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Comprehensive Classroom Management Philosophy

A classroom management plan geared toward K-3 for any teacher looking to create a structured classroom community.
by

Miranda Hodges

on 13 September 2013

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Transcript of Comprehensive Classroom Management Philosophy

Classroom Philosophy
The goal of our classroom management plan is to create an engaging environment that challenges students to learn to take risks that will further their success, intellectually, academically, socially, emotionally, and in their overall wellness. As a result of our classroom instruction, routines, rules, and procedures, the students will be respectful and well-rounded citizens prepared to make a positive impact in their community.
Comprehensive Classroom Management Philosophy
Behavior Management
Coordinating Efforts
Disruptive and
Non-compliant
Students
Immediately end the behavior (Seganti).
Consider the environment.
Tiered Disciplinary Action
One-on-one conferencing
Call home to parent/Student informs parents of misbehavior via letter
Principal's office
Unmotivated Students
Find out their interests
Proximity
Tiered Disciplinary Action
Learning Environment
Physical Arrangment
Separate assigned groups of 3-5 with space to "walk the crowd". (Fred Jones)
All students are able to see all visual aids clearly.
"The room does not provide or highlight unnecessary distractions." - Marzano
The teacher's desk is located in the corner of the back of the room with an unobstructed view of all groups and of all places a student may be working.
Classroom materials are stored in appropriate bins and baskets when not in use.
Classroom Community
Student's have a sense of choice (Glasser).
Allow students to have a voice in creating and developing the classroom rules.
Regularly use a classroom "parking lot" to give students a sense of responsibility for their own learning. (Marzano)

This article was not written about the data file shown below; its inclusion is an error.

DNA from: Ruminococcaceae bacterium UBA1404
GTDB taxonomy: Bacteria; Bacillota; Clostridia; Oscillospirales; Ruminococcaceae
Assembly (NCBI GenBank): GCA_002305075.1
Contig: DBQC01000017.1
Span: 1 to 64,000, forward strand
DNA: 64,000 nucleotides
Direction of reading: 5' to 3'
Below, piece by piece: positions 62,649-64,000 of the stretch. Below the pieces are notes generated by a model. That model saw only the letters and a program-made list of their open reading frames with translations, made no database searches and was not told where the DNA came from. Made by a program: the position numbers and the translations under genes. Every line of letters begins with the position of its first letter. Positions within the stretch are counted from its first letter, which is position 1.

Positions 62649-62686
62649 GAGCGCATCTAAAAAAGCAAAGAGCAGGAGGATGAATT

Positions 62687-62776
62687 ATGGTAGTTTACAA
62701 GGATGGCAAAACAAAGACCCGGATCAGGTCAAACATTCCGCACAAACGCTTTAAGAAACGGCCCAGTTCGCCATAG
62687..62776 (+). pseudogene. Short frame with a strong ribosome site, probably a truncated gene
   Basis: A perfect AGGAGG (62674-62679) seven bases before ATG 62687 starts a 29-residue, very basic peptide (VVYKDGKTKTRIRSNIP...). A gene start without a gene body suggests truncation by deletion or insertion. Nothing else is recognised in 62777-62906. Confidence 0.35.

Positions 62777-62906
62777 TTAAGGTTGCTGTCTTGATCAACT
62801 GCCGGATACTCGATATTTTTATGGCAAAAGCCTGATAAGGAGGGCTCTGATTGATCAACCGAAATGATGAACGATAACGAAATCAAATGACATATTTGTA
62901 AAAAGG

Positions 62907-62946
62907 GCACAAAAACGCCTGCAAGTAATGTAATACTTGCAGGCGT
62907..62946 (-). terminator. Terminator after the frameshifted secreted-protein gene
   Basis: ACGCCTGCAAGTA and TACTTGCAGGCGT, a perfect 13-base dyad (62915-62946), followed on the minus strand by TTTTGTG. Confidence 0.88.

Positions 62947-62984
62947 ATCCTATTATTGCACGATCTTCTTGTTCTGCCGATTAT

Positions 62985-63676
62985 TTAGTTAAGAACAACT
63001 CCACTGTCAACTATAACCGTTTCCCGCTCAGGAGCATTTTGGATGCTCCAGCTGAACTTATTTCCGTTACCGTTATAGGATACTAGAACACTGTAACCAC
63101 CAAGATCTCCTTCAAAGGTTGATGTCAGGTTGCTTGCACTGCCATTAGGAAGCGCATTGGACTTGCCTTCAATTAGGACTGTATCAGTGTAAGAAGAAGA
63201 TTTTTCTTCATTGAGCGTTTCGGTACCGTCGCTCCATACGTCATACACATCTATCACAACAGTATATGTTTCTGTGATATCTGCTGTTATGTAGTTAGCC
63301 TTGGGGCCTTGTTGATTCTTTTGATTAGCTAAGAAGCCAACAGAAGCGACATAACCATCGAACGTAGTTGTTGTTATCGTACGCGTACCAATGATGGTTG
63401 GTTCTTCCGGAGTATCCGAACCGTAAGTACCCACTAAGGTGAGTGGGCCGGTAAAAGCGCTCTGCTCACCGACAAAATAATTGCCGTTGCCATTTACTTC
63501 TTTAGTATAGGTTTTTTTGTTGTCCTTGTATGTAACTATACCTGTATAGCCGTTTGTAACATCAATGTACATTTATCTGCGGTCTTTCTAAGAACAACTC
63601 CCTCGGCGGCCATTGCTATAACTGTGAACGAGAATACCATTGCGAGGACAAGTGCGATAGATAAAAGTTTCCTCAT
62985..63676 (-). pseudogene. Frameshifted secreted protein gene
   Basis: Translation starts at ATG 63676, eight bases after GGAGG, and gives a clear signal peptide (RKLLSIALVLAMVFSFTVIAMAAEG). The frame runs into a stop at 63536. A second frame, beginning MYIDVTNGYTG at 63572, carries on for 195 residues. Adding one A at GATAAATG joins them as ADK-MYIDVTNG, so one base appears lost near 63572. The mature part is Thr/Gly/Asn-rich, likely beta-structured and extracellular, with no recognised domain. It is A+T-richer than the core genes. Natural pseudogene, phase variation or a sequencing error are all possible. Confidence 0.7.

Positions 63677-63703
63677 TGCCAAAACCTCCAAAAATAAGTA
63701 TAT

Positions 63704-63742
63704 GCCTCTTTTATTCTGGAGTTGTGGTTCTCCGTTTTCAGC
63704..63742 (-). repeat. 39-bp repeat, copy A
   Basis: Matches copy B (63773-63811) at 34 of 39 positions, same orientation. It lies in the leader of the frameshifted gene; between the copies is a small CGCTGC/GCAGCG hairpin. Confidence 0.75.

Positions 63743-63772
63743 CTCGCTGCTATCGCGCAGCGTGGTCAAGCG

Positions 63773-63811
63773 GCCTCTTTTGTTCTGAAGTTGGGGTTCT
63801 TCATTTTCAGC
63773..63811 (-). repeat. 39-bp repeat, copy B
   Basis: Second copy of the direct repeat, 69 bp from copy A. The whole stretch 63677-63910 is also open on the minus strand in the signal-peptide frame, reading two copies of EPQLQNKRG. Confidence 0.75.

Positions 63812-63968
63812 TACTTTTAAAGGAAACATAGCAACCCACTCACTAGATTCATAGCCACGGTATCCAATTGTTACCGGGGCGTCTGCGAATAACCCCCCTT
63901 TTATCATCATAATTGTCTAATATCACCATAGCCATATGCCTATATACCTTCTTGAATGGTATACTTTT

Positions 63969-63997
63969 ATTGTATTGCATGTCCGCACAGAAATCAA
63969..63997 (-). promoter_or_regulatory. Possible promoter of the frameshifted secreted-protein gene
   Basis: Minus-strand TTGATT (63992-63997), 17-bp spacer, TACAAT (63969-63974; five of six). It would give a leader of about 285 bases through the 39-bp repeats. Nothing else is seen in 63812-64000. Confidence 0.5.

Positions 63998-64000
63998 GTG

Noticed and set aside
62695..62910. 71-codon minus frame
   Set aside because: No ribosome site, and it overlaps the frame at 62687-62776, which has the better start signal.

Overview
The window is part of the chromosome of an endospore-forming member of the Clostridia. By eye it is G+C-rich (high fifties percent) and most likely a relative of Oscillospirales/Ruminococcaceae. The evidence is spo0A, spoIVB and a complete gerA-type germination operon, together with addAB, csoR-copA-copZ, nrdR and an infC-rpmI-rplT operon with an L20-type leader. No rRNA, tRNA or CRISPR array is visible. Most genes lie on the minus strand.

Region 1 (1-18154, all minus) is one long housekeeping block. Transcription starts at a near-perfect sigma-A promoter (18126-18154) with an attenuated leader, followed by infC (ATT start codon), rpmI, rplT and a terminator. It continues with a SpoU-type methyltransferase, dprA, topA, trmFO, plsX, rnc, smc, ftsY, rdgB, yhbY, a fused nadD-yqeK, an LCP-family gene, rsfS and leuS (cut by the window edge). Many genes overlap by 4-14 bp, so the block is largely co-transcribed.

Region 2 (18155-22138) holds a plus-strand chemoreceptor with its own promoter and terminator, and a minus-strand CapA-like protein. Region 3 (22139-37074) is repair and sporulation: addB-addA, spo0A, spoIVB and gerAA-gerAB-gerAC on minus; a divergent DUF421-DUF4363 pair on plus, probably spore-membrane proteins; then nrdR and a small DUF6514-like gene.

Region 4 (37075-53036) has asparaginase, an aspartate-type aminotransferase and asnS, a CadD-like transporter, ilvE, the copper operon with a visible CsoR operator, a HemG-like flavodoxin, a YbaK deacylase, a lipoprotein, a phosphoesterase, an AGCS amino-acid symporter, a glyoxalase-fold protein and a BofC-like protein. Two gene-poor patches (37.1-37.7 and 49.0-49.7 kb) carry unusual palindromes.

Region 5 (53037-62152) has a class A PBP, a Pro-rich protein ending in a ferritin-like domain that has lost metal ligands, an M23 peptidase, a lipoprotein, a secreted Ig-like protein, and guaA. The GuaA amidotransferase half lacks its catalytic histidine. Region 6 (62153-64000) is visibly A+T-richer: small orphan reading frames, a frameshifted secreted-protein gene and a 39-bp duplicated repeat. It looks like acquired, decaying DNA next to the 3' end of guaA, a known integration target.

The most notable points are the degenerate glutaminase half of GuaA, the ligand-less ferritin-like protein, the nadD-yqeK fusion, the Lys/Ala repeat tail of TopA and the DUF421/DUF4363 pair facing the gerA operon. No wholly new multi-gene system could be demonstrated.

The classroom community acknowledges differences, welcomes each individual, and treats everyone with respect.
Rules
1. Help two classmates a day; think of others.
2. Treat the property of others as if it belonged to you; think about how you would feel.
3. Listen to others before speaking; think before you speak.
4. Keep your hands to yourself; think before you act.
Preventative Measures
Set reasonable limits for classroom behavior.
Continually monitor what students are doing (withitness) (Marzano).
Build relationships.
Dealing with Misbehavior
Confrontations and Negotiations
Solutions
Side-step the power play
Adopt the "we approach"
Suggestion box
Provide choices
Make confrontations subtle. (Kagan)
Self-Management
Procedures
Derive rationale.
Teach procedure.
Check for understanding.
Practice.
Reinforce.
Re-teach.
(Kagan)
by Kearsten Craig, Shelby Davis, Miranda Hodges,
Meghan Prost, and Morgan Towe

Engagement
Thoughtful lesson planning.
Brain breaks.
Cooperative learning.
Lesson pacing: not too fast or too slow.

Make disciplinary actions a learning experience
Use of natural and logical consequences
Utilize a "Clip System" as a behavioral management strategy
Offer single warnings for the 1st 2 weeks of school-after 2 weeks immediate consequences follow
The first day of school...
Supplies at Orientation night
Greet students
Assigned seats and begin the morning task on their desk
Visual of a desk/table indicating where students should keep their school supplies.
Discuss procedures as you come to that time of day and practice it a few times. Highlight acceptable vs. unacceptable behavior. (Wong)
Move to the carpet to discuss the classroom rules.
A few days later...
Introduce new students to the classroom, available resources, etc.
Continue to rehearse rules and procedures (Wong).
Go over grading procedures
Continue icebreaker activities.
References
Marzano, Robert J., Jana S. Marzano, and Debra Pickering. Classroom Management That Works: Research-based Strategies for Every Teacher. Alexandria, VA: Association for Supervision and Curriculum Development, 2003. Print.
Charles, C. M. Building Classroom Discipline. Upper Saddle River: Pearson Education, 2014. Print.
Kagan, Spencer, Patricia B. Kyle, and Sally Scott. Win-win Discipline: Strategies for All Discipline Problems. San Clemente, CA: Kagan, 2004. Print.





Journal reflections
Think sheets
School planner
Heart check
Examples:
Lining up
Transitions
Bathroom breaks
Specials
Using materials
Recess
Beginning/ending of the day
Morning routine
Communicate early.
Parents Alliances (Kagan p.15.16)
Notes, E-mail, letters
Phone calls; Conferences
Newsletters
Progress Reports
Portfolios
Parent Volunteers
Do not be afraid to ask for help.
Traveling behavior chart.
Full transcript